The variations in ammonia-nitrogen are shown in Fig. Fig.6.6. The ammonia nitrogen content of the piles increased at first and then decreased during the composting process. The ammonia nitrogen content increased rapidly during the first week, reaching the maximum in about 10 d, and then after a slow decline it decreased rapidly after four weeks until compost was mature. The rapid rise during the initial stage was mainly due to mineralization and ammonification processes accompanied by the decomposition of organic matter (Fang and Wong, 1999), so the concentration of ammonia nitrogen reached its maximum value. During humification, mineralized nitrogen and organic matter were recombined into humus. The nitrogen loss was mainly due to the nitrification during pile turning, which could have caused the emission of some nitrogen oxides. The enhancement of nitrification and the continuous volatilization of ammonia reduced the ammonia nitrogen content (Fig. (Fig.7).7). The concentration of ammonia nitrogen declined rapidly after four weeks because of the enhanced humification. The stability of TN would support this point of view (Fig. (Fig.5).5). The final ammonia nitrogen contents of CK1, CK2, G1, G2, Y1, and Y2 were 0.49, 0.59, 0.61, 0.31, 0.96, and 0.73 g/kg, respectively. It is generally believed that decline in ammonia nitrogen concentration is a sign of compost maturity (Morisaki et al., 1989; Bernai et al., 1998). Zucconi et al. (1981) recommended that compost could be considered mature if the concentration of ammonia nitrogen was less than 430 mg/kg. For instance, Fang and Wong (1999) studied co-compost containing sludge, sawdust, and fly ash, in which the ammonia nitrogen content of mature compost reached 700 mg/kg. In our study, only G2 satisfied the standard presented by Zucconi et al. (1981). This result indicated that the SM addition in G2 relatively benefited the compost maturity. The lower initial C/N ratio of other treatments, which was 15, resulted in higher ammonia nitrogen content. Thus, operating conditions and properties of raw materials have a greater influence upon the ammonia nitrogen content, which can serve as a reference indicator of compost maturity.

Fig. 7

Change in nitrate nitrogen during co-composting process

The changes in nitrate nitrogen through the study period were shown in Fig. Fig.7.7. The concentration of nitrate nitrogen continued to increase throughout the composting time. The nitrate nitrogen content was about zero initially, which kept on increasing as the reaction proceeded until compost maturity. The overall nitrate nitrogen content was high and its maximum was only about 700 mg/kg. Because heat and excessive ammonia nitrogen mostly decreased the nitrifying bacterial activity, nitrate nitrogen content was relatively low in the earlier stages of composting (Morisaki et al., 1989; Huang et al., 2004). Higher pH may also inhibit the growth of nitrifying bacteria to slow the incremental addition of nitrate nitrogen (Pichtel, 1990). After 14 d, as the inhibition caused by high temperature, high ammonia nitrogen, and high pH was reduced, the nitrification was enhanced, and the nitrate nitrogen content also increased (He et al., 2007). Under the stable conditions, the nitrate nitrogen contents of CK1, CK2, G1, G2, Y1, and Y2 were 0.17, 0.57, 0.64, 0.61, 0.44, and 0.45 g/kg, respectively (G1>G2>CK2>Y2>Y1>CK1). Thus, the addition of SMs could promote nitrification; it was possible that temperature reduction was rapid in this process. However, HR addition initially slowed down the nitrification of compost due to higher produced temperature and its longer duration. In the CK1, the initial C/N ratio was low with high moisture content. Inadequate oxygen supply may have suppressed nitrification, which led to the lowest nitrate nitrogen content.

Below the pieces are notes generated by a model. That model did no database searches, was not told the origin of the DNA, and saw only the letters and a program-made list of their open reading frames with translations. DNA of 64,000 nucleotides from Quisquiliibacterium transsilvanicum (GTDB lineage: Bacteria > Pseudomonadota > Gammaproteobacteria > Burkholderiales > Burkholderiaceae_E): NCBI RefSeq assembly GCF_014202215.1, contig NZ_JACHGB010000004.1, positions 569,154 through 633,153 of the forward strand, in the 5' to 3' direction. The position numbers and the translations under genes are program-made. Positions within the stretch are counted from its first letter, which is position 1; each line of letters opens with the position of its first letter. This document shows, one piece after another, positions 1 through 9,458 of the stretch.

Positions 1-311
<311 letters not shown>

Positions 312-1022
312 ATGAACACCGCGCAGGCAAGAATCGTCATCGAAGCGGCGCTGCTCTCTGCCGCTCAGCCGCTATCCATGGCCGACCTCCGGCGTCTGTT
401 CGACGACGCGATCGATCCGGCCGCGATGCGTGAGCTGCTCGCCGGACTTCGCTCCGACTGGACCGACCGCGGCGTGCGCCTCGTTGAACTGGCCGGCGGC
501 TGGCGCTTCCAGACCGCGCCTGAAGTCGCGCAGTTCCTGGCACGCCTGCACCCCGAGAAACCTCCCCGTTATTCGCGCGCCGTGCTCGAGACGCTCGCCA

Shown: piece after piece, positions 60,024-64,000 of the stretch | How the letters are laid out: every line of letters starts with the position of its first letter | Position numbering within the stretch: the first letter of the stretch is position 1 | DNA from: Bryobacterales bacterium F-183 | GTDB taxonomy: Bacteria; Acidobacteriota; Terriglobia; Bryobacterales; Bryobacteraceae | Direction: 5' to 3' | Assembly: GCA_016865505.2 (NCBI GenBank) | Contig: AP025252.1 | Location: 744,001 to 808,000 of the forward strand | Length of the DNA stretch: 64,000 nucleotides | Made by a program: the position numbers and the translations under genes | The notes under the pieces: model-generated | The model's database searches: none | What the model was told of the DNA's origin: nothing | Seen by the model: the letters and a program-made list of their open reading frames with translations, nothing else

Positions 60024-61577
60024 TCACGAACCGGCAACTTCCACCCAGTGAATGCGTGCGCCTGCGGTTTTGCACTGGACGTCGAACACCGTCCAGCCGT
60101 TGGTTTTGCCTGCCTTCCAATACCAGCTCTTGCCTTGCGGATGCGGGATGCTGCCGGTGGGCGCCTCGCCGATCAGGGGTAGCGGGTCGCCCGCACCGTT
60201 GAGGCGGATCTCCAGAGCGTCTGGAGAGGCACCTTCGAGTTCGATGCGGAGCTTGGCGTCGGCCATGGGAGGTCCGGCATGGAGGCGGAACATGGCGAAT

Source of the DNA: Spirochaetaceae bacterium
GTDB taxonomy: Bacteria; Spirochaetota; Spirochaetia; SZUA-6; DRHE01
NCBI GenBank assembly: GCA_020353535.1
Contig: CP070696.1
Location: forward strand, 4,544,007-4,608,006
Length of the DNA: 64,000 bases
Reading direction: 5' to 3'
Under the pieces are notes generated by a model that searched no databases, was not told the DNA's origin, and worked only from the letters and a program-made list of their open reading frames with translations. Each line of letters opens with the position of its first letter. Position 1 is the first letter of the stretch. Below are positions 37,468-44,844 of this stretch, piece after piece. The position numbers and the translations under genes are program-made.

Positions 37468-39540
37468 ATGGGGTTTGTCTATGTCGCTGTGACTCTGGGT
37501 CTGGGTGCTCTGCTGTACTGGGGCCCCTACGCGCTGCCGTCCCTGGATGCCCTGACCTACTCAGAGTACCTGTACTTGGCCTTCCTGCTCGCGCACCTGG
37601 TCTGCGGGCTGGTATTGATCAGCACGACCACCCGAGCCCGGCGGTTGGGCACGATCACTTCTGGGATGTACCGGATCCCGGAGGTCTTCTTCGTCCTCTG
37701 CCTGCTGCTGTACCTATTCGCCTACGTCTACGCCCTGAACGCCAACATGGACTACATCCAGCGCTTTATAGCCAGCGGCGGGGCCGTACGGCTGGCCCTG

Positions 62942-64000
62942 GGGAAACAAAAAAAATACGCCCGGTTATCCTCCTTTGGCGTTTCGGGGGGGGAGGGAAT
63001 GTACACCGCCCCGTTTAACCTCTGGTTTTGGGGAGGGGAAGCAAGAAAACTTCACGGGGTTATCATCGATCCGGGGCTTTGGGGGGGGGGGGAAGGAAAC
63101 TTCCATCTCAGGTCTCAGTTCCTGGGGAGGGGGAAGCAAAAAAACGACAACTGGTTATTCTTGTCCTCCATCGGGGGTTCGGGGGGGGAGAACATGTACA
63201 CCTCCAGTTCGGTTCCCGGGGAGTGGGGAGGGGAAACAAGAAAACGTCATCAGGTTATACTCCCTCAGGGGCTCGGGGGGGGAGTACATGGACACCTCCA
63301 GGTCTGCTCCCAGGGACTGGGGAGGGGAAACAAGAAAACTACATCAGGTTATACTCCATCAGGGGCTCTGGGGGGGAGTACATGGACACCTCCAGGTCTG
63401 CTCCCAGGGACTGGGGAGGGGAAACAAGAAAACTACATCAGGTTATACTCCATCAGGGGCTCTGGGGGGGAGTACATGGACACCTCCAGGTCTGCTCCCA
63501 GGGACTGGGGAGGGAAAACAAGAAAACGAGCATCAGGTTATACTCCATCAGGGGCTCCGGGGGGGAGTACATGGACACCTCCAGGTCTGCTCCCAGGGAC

The regression equations for TN, nitrate nitrogen, and ammonia nitrogen are shown in Table Table3,3, indicating that, with the exception of Y2 and CK1, the correlation of TN with water-soluble inorganic nitrogen was not significant in the remaining treatments. Thus, the role played by organic nitrogen should not be neglected. Hu et al. (2004) considered that the water-soluble nitrogen in compost materials consisted of ammonia nitrogen and nitrate nitrogen. This aspect of the study should be further verified.

Table 3

Regression equations of TN, nitrate nitrogen, and ammonia nitrogen during co-composting

3.4. Compost maturity analysis

Due to the complexity of compost materials, the maturity assessment of the compost product generally requires a variety of indicators for integrated testing. The studies of Huang et al. (2004) indicated that solid phase and water-soluble C/N ratios were only suitable indicators for evaluating compost maturity. Low C/N ratio was not appropriate. Temperature, pH, and ammonia nitrogen content can only serve as reference to instruct the composting reaction process. It is generally believed that the GI is one of the most accurate biological indicators to reflect the compost maturity. It has fully demonstrated the accumulation of toxic effects in seeds caused by various toxic substances (Hirsch, 1998; Zhou, 2006). Zucconi et al. (1981) believed that compost was supposed to be mature when GI exceeded 80%. The GI values obtained during the present experiment are shown in Fig. Fig.8.8. The GI of CK1 was less than 40%, which signifies that the compost containing sludge alone is not mature after 40 d of composting. The GI values of all other treatments were above 80%. The GI of G2 was the highest, pointing to an optimal maturity. It was proved that the SM addition in G2 could promote compost maturity.

Fig. 8

Variation of Germination index (GI) of different treatments

4. Conclusions

All piles, except control, reached maturity stage in about 40 d. The addition of SMs and HRs raised sludge temperature, resulting in rapid compost maturity with lower C/N ratio. The ammonia nitrogen content increased rapidly in the first 10 d to a maximum, and then gradually decreased towards compost maturity. The ammonia nitrogen content of the compost with SMs was less than that of the compost with HRs, but its nitrate nitrogen concentration was greater than that of the latter. The nitrate nitrogen content increased throughout composting process. During the process, the TN of the compost with SMs and HRs was greater than that of the control treatment CK2. The nitrogen loss was 10.2%–22.4% which was also lower than that of CK2 (40%). The present results demonstrate that the loss rate of organic carbon exceeded 9%, which may be due to losses caused by pile turning for oxygen supply. The GI values for all samples at maturity were above 80%, pointing to an optimal maturity, with the exception of CK1. The best results were obtained using sludge:sawdust:SMs ratio of 3:1:2 (w/w/w) where the nitrogen loss was only 10.2% with TN value of 24.99 g/kg.

Footnotes

*Project (No. 2009ZX07317-008-06) supported by the Major Projects on Control and Management Technology of Water Pollution of the Ministry of Housing and Urban-Rural Development of China